Effort would toughen penalties for Maine's worst drivers

| 11/30/2005

A pair of Maine state lawmakers wants to get tough on the state’s worst drivers.

Sen. Bill Diamond, D-Windham, and Rep. Darlene Curley, R-Scarborough, unveiled legislation Nov. 21 that would allow harsher penalties for multiple driving offenses, including longer license suspensions and jail time.

The effort is in response to a fatal accident this summer on Interstate 95 in Hallowell, ME, involving a tractor-trailer and a car. Trucker Scott Hewitt is blamed for the crash, which killed 40-year-old Tina Turcotte of Scarborough, ME, on July 29.

After the wreck, The Associated Press reported Hewitt has 63 driving convictions and 22 suspensions in Maine and other states. He also had been involved in a previous fatal accident.

Hewitt’s Maine license and registration were both under suspension at the time of the July accident, and there were outstanding warrants for his arrest, the Portland Press Herald reported.

Diamond said more than 8,000 drivers in the state have at least 15 license suspensions, and more than 44,000 have had their licenses suspended five to nine times.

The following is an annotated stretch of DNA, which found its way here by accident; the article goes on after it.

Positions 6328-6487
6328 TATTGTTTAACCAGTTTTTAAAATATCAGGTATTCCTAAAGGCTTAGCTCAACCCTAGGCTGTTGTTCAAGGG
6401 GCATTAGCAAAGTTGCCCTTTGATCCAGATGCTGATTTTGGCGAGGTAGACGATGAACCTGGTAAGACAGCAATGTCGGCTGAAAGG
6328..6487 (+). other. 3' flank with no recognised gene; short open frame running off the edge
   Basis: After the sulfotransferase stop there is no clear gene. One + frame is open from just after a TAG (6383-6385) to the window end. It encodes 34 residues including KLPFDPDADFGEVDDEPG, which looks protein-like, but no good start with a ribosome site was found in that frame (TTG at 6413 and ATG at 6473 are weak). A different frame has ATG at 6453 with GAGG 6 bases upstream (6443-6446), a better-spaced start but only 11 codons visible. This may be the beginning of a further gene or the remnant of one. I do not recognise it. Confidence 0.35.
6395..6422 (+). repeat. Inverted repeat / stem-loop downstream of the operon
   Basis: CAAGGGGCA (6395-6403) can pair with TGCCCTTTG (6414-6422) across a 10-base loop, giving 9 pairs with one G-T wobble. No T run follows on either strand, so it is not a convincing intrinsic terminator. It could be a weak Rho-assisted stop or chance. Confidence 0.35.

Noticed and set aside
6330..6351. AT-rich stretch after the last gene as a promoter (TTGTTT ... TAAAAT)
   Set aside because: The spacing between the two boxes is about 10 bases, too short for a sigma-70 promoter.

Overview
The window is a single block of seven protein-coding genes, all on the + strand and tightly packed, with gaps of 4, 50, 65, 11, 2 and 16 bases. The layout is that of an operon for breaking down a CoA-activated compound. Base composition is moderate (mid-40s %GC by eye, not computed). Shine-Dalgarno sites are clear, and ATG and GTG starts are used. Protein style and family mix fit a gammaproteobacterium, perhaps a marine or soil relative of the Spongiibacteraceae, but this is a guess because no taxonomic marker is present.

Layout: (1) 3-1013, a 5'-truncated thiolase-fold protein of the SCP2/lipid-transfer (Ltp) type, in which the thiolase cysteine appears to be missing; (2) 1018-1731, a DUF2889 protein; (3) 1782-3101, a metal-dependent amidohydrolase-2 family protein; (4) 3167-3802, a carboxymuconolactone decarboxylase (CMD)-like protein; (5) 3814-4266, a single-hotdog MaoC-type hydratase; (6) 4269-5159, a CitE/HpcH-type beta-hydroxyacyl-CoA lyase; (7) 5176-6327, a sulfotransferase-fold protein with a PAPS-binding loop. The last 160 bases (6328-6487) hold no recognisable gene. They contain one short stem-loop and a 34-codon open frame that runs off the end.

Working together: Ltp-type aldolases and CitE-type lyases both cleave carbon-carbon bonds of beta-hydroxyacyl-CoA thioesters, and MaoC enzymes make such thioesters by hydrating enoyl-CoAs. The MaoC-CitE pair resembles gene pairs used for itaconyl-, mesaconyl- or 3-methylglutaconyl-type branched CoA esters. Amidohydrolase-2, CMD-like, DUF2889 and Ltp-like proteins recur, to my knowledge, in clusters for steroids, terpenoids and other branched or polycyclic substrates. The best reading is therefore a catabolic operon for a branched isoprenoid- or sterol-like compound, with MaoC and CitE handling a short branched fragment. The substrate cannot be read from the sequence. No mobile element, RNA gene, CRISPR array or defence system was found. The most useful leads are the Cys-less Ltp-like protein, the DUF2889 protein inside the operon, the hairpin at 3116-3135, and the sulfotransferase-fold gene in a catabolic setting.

His proposal would require drivers caught with a suspended license to have their vehicles impounded for the duration of the suspension. Drivers with repeated suspensions in a three-year period would have their license revoked for a period ranging from one to 10 years, and could be sent to jail if caught driving during that time.

It would also mandate jail time and fines up to $5,000 for repeat offenders, and raise the penalties for people driving on a suspended license who are involved in an accident that causes injury or death.

The legislation will be discussed during the regular legislative session that begins in January.

Hewitt remains in the Kennebec County Jail awaiting trial on nine misdemeanor charges he faces in connection with the July accident.